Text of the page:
Adequate storage of clean, dry, compressed air is key to meeting those times of high demand. Air storage is much less expensive than purchasing an air compressor with more horsepower. Take into account the duty cycles of the air compressors. Some air compressor technologies like to be run more frequently and others less frequently. Regardless, don’t design a system to provide 150 psi if all you truly need is 100 psi. This is where getting your equipment representative involved to help will prove invaluable. Designing a solid system will save you energy, maintenance cycles, and wear and tear on existing tools and allow for flexibility moving forward.

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Location, Location  

Another overlooked item is the air compressor’s location in the shop. Moving the air compressor outside will remove the noise from the facility, but could be hard on the air compressor and reduce its service life. Allow enough space so that the system can be easily accessed for servicing. A clean environment is recommended for the air compressor to reduce the amount of external debris that may buildup on the air compressor equipment. This debris can raise the operating temperature of the equipment and reduce its cooling efficiency. Don’t forget to account for proper ventilation of the area to remove excess heat appropriately. In the wintertime, that heat can also be reintroduced into your shop to help offset cooling costs.

Finally, if you decide that a piston air compressor is what you truly need, you’ll want to control the noise level from the air compressor as much as possible. The quieter you can design your shop, the less noise fatigue your staff will suffer thoughout the day. Remember, rotary-style compressors run much quieter than piston types. Some of these systems are quieter than your new dishwasher in your home. Of course, isolating the air compressor from the rest of the shop is another way to control sound emissions.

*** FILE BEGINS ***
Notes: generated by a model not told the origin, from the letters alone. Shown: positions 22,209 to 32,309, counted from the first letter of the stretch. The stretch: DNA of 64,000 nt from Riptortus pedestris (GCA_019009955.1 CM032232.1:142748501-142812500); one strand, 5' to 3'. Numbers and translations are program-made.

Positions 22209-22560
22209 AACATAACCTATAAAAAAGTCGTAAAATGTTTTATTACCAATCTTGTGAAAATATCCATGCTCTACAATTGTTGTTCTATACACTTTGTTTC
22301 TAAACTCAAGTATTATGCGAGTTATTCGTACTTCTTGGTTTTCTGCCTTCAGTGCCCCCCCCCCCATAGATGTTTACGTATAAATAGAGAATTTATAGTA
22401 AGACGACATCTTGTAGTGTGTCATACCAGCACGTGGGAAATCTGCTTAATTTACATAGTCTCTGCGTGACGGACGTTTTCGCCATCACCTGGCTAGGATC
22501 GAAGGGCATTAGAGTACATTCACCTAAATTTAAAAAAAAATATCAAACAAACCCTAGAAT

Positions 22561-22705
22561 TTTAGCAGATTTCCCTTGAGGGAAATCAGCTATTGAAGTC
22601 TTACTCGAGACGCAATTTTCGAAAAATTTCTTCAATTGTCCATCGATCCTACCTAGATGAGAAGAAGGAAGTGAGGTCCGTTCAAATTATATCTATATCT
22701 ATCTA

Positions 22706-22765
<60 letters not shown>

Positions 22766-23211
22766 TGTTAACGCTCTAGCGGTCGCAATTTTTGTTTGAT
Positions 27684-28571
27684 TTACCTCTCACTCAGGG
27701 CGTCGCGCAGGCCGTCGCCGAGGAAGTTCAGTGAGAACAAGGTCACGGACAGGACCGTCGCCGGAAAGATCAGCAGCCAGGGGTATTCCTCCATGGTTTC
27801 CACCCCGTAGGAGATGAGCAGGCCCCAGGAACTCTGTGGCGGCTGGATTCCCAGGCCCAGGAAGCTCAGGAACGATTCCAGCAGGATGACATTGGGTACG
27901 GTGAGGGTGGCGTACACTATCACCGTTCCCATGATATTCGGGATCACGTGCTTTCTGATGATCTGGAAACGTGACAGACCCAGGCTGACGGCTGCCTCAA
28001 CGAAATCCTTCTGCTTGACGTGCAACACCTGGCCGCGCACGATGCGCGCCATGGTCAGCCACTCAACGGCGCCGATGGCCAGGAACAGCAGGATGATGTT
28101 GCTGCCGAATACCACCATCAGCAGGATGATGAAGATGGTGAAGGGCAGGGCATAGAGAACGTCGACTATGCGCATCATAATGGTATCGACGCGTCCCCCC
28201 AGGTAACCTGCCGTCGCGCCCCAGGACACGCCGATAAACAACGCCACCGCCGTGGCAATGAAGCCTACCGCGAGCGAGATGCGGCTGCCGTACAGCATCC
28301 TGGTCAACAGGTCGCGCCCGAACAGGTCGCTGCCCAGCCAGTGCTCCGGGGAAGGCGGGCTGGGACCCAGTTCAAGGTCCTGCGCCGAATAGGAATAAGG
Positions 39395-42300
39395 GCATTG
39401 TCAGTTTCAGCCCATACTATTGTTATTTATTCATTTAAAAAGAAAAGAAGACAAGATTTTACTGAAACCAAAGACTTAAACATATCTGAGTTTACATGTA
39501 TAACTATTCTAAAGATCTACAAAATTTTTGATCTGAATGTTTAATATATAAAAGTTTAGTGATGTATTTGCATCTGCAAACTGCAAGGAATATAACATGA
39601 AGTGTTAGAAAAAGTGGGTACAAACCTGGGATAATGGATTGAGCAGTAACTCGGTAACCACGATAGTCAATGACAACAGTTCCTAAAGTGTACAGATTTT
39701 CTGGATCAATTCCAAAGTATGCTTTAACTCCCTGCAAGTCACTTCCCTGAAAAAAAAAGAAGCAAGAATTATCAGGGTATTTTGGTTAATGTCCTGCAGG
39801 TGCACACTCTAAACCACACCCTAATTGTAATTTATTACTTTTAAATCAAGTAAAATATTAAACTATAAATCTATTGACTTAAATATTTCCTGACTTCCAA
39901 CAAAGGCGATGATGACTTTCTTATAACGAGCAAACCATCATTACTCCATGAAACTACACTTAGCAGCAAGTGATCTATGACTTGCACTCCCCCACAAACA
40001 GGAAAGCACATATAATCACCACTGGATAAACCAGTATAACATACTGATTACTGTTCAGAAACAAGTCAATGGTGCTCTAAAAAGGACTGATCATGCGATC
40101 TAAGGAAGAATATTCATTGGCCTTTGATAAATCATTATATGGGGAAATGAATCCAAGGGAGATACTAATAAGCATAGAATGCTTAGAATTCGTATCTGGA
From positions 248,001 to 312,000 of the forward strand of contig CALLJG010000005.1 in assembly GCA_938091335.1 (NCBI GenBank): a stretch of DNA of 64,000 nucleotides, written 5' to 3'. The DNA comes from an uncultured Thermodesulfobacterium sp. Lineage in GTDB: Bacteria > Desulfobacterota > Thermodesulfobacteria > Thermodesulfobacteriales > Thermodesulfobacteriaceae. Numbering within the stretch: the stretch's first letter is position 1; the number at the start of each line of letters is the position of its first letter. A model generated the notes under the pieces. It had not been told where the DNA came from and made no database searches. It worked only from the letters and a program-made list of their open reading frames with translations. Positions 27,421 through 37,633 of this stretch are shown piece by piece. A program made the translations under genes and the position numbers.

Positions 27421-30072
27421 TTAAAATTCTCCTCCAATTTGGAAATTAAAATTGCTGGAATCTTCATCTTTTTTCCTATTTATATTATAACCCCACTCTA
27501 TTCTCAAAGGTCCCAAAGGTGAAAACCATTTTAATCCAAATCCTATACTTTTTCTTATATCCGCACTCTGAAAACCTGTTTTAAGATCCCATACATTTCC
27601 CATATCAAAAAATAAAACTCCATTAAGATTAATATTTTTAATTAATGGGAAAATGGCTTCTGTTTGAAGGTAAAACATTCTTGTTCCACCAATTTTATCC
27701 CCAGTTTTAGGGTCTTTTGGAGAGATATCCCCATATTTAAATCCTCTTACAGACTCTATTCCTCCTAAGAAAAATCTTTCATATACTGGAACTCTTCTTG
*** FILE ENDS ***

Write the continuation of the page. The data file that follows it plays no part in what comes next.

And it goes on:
HTW_oil-free-scrollWarranties and Maintenance

Warranties range from one to 10 years and everything in between on a new air compressor system. Ask about the warranty up front before the purchase, not after you’ve signed the paperwork and it has been delivered. Be aware of extended warranties that are tied to maintenance contracts. I’m not opposed to maintenance contracts, just go into your negotiations with “out-the-door pricing” in mind that includes the maintenance contract. Also, not everything is covered under the manufacturer warranty, especially consumables, so just be aware and have non-covered items listed for your reference.

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Even if your warranty is not directly tied to a service contract, you need to get the air compressor and the rest of your equipment on regular service schedules. Servicing everything regularly will ensure your equipment continues to operate at peak performance. Don’t forget that best practices state you should be taking a look at your air compressor weekly to check for any maintenance issues and to look it over. The last thing you want is to be looking for a service tech to come out and fix your compressor on the busiest day your shop has seen in years.

Summary

Well, Bessie is out of the shop and I’m going to test her new brakes now. Along with her tune-up, she should be running like a top. I think it’s time for us to take Bessie out and stretch her legs again and have a nice family outing with the second love in my life, as well as my first love, Karen (yes, that’s my wife). October is that time of year to be taking a look at those beautiful autumn leaves.

So, as you see us driving down the road in our Indigo Blue Yukon with the Dale Earnhardt, Jr. sticker on the back window (thanks, Tom), kindly wave as we drive by. She’s still as beautiful as the day I first met her!

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Contributors to this article include Michael Camber – marketing services manager, Kaeser Compressors; Matt Smith – national sales director, FS Curtis; Bill Kennedy – sales and products manager, Mattei Compressors; Andrew Penrod – product marketing manager, Atlas Copco Compressors, LLC.